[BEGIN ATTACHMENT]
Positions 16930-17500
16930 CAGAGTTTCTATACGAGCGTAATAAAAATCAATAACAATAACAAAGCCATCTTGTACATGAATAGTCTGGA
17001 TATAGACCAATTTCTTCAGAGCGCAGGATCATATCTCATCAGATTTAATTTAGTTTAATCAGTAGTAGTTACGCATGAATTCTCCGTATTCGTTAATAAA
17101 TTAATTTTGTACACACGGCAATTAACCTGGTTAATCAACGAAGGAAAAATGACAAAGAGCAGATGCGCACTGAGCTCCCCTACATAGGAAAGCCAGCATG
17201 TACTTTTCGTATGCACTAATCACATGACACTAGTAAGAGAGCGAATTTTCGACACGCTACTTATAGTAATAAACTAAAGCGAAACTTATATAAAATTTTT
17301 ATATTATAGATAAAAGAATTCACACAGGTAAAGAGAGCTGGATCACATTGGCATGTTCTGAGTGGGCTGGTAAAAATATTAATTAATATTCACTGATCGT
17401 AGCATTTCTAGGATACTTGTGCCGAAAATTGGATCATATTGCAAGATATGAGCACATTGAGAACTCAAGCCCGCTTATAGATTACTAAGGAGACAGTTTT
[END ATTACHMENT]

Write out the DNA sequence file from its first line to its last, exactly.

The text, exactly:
Positions 16930-17500
16930 CAGAGTTTCTATACGAGCGTAATAAAAATCAATAACAATAACAAAGCCATCTTGTACATGAATAGTCTGGA
17001 TATAGACCAATTTCTTCAGAGCGCAGGATCATATCTCATCAGATTTAATTTAGTTTAATCAGTAGTAGTTACGCATGAATTCTCCGTATTCGTTAATAAA
17101 TTAATTTTGTACACACGGCAATTAACCTGGTTAATCAACGAAGGAAAAATGACAAAGAGCAGATGCGCACTGAGCTCCCCTACATAGGAAAGCCAGCATG
17201 TACTTTTCGTATGCACTAATCACATGACACTAGTAAGAGAGCGAATTTTCGACACGCTACTTATAGTAATAAACTAAAGCGAAACTTATATAAAATTTTT
17301 ATATTATAGATAAAAGAATTCACACAGGTAAAGAGAGCTGGATCACATTGGCATGTTCTGAGTGGGCTGGTAAAAATATTAATTAATATTCACTGATCGT
17401 AGCATTTCTAGGATACTTGTGCCGAAAATTGGATCATATTGCAAGATATGAGCACATTGAGAACTCAAGCCCGCTTATAGATTACTAAGGAGACAGTTTT